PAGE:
Medical science has determined that one cannot separate mental and emotional health from physical well-being. Which one of us hasn’t suffered the bodily reaction to stress — felt the heart race when running late to an important meeting at work or experienced an adrenaline surge during a freeway delay?
Feed the soul, not just the body: For me, a part of that is church. When I attend Sunday services, often my soul is refreshed; balance is restored.
I need equilibrium because, ahem, as my daughters will aver, I tend to go a bit overboard on nutritional matters and require intervention. Greens, grains and grams of fat, you name it — I am obsessively checking labels and compulsively reading recent developments in the health journals that fill my e-mail inbox.
My devotion to fiber just might rival religious piety; both girls have resorted to blocking the cereal aisle of the supermarket to prevent my taking more time to peruse ingredients, and I adore the sort of oatmeal cookie most people grimace at.
When on road trips, I pray to find flax seed and oat bran in small towns.
I worship cracked wheat bread that has the consistency of bark — my favorite option is a brand called Ezekiel 4:9. “Take wheat and barley, beans and lentils, millet and spelt; put them in a storage jar and use them to make bread for yourself. You are to eat it during the 390 days you lie on your side.”
I don’t know about lying down, but I eat two slices every night with dinner — 365 days a year.
It was only natural that when my husband and I moved to Montana, one of my priorities (after I’d found the organic food store) was to locate a Sunday congregational gathering that felt like home.
We shopped around, if that is what you can call looking for the perfect combination of inspiring pastor, serene service and friendly fellowship. Nearly every church we experienced was just fine, but still we persevered in search of the one that would most soothe the soul.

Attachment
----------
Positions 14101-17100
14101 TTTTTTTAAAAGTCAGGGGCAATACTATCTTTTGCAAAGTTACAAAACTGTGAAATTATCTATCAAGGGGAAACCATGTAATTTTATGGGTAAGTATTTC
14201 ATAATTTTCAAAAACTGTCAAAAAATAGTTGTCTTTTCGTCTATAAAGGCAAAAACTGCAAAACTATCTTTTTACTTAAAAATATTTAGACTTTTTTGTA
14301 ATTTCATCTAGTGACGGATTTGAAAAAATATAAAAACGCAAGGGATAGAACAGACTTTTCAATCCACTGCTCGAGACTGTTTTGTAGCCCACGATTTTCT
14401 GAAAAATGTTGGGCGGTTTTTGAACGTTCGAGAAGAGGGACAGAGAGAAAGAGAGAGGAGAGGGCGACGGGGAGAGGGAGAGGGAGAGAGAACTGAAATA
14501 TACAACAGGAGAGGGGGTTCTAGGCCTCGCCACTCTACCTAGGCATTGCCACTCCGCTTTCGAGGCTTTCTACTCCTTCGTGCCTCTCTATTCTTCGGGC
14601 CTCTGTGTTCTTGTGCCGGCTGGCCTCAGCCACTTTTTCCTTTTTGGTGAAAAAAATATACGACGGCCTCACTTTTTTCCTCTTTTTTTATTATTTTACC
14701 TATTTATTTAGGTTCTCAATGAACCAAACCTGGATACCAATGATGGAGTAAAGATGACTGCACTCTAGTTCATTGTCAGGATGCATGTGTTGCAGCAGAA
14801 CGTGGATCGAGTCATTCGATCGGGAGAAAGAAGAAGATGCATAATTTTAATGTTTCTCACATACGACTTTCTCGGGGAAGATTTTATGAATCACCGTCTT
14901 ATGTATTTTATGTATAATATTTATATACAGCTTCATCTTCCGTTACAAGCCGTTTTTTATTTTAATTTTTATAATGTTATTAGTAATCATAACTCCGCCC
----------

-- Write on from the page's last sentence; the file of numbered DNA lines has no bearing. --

“Did you like the new church?” daughter Kate inquired when I Skyped her last Sunday to discuss the latest cereal combination I’d discovered — three different varieties of Kashi, each boasting high fiber and powerful antioxidants. Any one would do the job, mind you, but by combining them I’d created a monster bowl of bountiful nutrition.
“We’ve found it!” I announced. “The moment we walked in, it felt like we belonged!” I enthused over the interesting sermon, childhood-familiar format and the friendliness of the congregants.
“But what clinched it for me was communion,” I confessed. “It was a huge loaf of really tasty wheat bread, broken into pieces for us to take!”
Kate chuckled, then shot up from the carpet where she’d been doing her exercises while we chatted. “God’s gone whole grain!” she declared. Amen, sister.
“Did you get back in line and go up again?” she cleverly considered. No, darn, I told her, I hadn’t.
There’s always next Sunday. It’s important for my health.
Miller, who lives in Huson, Mont., is the author of more than 300 essays and stories that have appeared in such publications as Newsweek, the Los Angeles Times, the Orange County Register, Missoula Living Magazine and the Christian Science Monitor. Her column “High on the Wild” appears in the Pines Literary Journal and her column “Peaks and Valleys” appears in Montana Woman Magazine. She has contributed to National Public Radio’s “On Point.” Visit her blog at kcmillersoutpost.blogspot.com.
My Turn is a forum for readers to recount an experience related to health or fitness. Submissions should be no more than 500 words. They are subject to editing and condensation and become the property of The Times. Please e-mail firstname.lastname@example.org. We read every essay but can’t respond to every writer.